I am requesting the steps for casting a spell (for examples: Light for typical, Ray of Frost for combative, and Mage Armor for self).
Step 1a: if you're a prepared caster, like a Wizard, make sure you memorized the spell you want to cast.
Step 1b: if you're a spontaneous caster, like a Sorcerer, make sure the spell you want to cast is one of your spells known.
Step 2: make sure you have all necessary components of the spell: material and/or focus components, the ability to speak verbal components, and the ability to move unrestricted for somatic components.
Step 3: spend the required action to cast the spell. Some are as quick as a swift or immediate action, some are as long as 10 minutes. Most are just a single Standard Action.
Step 4: if you are threatened in combat (as in, an enemy could attack you with a melee weapon at the point you begin casting your spell), you have a choice: cast the spell defensively, and risk losing the spell if you fail, OR cast the spell and risk an attack of opportunity from said opponent.
Casting defensively requires a d20 roll called a "Concentration Check". You add your Caster Level and primary Casting Ability Modifier to this d20 roll. If your total roll meets or exceeds 15+(2xSpellLevel) then you successfully complete your spell.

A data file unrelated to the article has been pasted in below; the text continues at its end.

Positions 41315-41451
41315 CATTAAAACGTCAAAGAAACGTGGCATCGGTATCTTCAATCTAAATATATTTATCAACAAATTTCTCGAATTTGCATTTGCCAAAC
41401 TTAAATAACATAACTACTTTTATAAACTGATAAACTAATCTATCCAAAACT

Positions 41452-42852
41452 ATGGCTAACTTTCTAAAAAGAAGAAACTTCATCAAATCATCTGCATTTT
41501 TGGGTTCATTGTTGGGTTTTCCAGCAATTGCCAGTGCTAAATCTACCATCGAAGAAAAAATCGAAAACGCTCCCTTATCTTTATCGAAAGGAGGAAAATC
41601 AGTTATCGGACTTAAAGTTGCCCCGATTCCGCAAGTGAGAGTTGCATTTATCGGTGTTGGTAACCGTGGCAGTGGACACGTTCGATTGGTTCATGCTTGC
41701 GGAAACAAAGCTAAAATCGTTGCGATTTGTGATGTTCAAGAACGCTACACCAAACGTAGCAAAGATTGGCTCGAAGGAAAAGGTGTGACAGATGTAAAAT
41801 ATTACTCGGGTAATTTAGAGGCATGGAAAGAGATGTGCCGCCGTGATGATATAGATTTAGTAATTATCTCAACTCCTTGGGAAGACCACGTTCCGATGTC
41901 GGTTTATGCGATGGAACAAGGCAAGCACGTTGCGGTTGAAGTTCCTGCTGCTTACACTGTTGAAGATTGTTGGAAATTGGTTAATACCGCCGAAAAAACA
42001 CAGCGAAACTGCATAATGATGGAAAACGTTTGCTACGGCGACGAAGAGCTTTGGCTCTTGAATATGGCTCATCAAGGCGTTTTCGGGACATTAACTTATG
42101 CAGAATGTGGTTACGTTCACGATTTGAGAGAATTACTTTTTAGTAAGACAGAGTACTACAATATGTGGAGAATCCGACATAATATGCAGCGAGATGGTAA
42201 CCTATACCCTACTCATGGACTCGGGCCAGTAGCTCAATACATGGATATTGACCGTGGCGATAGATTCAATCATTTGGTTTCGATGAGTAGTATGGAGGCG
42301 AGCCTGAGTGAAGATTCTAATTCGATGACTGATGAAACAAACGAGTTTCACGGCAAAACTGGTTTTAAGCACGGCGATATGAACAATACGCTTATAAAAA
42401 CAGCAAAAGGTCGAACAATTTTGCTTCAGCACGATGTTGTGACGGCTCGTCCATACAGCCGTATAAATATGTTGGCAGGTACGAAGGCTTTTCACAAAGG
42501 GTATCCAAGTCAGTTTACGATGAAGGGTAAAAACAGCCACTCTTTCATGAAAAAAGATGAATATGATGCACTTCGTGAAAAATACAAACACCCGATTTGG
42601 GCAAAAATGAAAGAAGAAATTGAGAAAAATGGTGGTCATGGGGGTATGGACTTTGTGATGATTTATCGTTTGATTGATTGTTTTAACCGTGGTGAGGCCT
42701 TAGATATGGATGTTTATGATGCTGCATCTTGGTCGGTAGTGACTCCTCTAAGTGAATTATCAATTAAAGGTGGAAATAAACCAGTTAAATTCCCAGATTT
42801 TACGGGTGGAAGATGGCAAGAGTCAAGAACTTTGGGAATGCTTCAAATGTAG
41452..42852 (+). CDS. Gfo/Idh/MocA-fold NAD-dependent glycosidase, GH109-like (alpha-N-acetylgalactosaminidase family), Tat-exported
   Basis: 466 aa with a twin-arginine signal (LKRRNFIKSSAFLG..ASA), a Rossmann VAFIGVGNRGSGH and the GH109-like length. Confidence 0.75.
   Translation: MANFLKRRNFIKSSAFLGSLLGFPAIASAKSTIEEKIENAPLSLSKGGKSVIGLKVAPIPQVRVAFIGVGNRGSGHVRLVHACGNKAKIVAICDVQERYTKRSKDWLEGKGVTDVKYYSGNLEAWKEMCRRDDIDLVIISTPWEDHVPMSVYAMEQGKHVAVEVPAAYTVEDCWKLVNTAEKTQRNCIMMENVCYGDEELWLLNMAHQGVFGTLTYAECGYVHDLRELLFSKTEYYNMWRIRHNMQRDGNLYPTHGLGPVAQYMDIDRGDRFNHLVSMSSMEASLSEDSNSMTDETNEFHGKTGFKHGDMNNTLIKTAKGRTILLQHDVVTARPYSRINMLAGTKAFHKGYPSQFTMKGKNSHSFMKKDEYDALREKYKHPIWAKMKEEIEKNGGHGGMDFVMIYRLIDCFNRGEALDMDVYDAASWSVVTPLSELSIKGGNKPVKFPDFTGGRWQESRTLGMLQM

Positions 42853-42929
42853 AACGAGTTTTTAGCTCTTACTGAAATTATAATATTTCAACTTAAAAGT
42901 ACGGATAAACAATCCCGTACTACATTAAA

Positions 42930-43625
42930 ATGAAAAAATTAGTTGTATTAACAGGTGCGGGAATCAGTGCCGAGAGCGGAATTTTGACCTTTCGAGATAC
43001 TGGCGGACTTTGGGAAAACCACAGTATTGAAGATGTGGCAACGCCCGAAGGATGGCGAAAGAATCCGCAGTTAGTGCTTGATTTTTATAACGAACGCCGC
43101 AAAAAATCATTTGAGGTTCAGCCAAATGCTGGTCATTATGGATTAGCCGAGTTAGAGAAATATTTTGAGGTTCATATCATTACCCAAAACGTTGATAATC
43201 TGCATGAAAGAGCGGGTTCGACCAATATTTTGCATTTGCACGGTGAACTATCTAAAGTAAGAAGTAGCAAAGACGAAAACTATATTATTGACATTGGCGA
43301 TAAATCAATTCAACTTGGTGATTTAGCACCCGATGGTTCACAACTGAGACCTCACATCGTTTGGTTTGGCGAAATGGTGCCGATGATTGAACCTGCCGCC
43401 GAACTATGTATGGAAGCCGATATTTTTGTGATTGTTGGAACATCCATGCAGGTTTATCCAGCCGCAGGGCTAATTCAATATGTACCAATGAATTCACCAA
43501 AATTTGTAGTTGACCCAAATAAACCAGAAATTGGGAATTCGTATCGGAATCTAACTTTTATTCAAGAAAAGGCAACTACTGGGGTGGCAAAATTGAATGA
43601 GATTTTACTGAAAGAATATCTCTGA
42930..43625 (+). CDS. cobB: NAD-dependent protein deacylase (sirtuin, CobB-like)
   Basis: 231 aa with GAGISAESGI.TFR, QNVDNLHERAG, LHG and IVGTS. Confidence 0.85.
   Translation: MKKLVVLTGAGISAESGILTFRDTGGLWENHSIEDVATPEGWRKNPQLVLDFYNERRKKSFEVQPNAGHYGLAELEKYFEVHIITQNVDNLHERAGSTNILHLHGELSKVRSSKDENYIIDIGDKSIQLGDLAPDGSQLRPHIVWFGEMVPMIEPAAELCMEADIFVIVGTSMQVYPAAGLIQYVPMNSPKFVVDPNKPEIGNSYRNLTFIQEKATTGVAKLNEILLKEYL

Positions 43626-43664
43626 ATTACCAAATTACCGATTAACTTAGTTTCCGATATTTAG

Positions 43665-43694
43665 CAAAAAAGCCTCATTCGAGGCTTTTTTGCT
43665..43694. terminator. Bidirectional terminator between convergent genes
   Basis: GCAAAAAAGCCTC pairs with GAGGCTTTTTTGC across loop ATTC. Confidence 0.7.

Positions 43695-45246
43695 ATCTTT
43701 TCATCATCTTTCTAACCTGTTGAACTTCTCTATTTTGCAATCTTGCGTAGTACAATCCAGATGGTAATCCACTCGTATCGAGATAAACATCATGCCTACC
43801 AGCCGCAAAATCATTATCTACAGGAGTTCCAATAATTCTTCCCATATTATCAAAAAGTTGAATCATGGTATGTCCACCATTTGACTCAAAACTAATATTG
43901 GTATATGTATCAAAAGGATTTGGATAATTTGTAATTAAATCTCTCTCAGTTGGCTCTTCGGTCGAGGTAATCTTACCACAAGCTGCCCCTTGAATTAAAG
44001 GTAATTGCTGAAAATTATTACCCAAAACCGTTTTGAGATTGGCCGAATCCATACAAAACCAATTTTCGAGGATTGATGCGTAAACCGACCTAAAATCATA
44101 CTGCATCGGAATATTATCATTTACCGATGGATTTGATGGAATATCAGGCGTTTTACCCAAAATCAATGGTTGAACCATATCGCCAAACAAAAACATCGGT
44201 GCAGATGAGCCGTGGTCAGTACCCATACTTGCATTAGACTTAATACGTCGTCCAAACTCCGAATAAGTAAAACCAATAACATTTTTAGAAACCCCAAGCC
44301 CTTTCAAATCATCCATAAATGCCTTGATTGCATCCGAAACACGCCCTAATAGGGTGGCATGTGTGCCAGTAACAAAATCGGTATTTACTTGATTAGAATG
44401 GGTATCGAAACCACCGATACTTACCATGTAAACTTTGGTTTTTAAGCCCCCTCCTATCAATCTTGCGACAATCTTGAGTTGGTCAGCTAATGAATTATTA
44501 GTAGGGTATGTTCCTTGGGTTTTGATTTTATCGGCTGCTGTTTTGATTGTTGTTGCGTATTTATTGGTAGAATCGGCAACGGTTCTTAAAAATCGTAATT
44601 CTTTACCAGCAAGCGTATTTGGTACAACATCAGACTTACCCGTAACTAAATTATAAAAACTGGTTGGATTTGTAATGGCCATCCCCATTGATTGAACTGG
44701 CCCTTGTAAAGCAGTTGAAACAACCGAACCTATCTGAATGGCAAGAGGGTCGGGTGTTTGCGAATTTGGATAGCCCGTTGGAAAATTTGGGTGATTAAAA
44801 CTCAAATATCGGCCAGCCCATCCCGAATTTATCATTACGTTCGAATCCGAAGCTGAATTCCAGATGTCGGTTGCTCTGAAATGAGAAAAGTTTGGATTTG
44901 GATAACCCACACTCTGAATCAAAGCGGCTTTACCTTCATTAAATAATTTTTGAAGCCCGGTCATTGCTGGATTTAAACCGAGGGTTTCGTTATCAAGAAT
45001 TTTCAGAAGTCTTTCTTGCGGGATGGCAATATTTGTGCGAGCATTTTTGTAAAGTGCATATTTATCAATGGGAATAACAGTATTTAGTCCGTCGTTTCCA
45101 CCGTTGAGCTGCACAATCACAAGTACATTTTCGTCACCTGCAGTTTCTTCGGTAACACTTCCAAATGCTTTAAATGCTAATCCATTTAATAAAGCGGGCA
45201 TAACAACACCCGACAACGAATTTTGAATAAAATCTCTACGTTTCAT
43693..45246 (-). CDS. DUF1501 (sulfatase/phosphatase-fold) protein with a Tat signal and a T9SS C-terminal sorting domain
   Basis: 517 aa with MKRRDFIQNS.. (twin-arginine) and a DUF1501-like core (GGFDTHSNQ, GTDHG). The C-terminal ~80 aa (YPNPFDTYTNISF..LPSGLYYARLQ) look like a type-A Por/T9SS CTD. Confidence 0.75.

If you instead chose to risk getting hit, and you're damaged, you must make a Concentration Check anyways, but this time the DC is 10+Damage+SpellLevel. If your total roll meets or exceeds that, then you successfully complete your spell.
There are other times Concentration is required, such as if you're grappled, entangled, under water and whatnot, but your GM will inform you if any check is needed should the situation arise.
Normally you don't have to roll anything.
Except for...- touch spells and ranged touch spells (d20 + DEX + other bonuses vs touch AC)
- area damage spells (roll damage, then enemy rolls their saving throw, usually for half damage)
- a variety of other spells that have variable effects (mirror image numbers, teleport error percentage, level checks for dispelling, etc)
Although of course there are many spells that don't require rolls at all, assuming you cast while safe from enemies.
IMHO, it would have been a great balancing factor for magic if spellcasters had to make a "spell success roll" for spells that got harder when casting higher-level spells, with increasingly greater consequences for failure. It would make spellcasters think twice before throwing any spell they didn't absolutely need to. But DD3.x and PF doesn't use that kind of rule, and I suspect very, very few players would be ready to accept such a houserule. Like the sanity cost of nearly all spellcasting in Call of Cthulhu... <evil grin>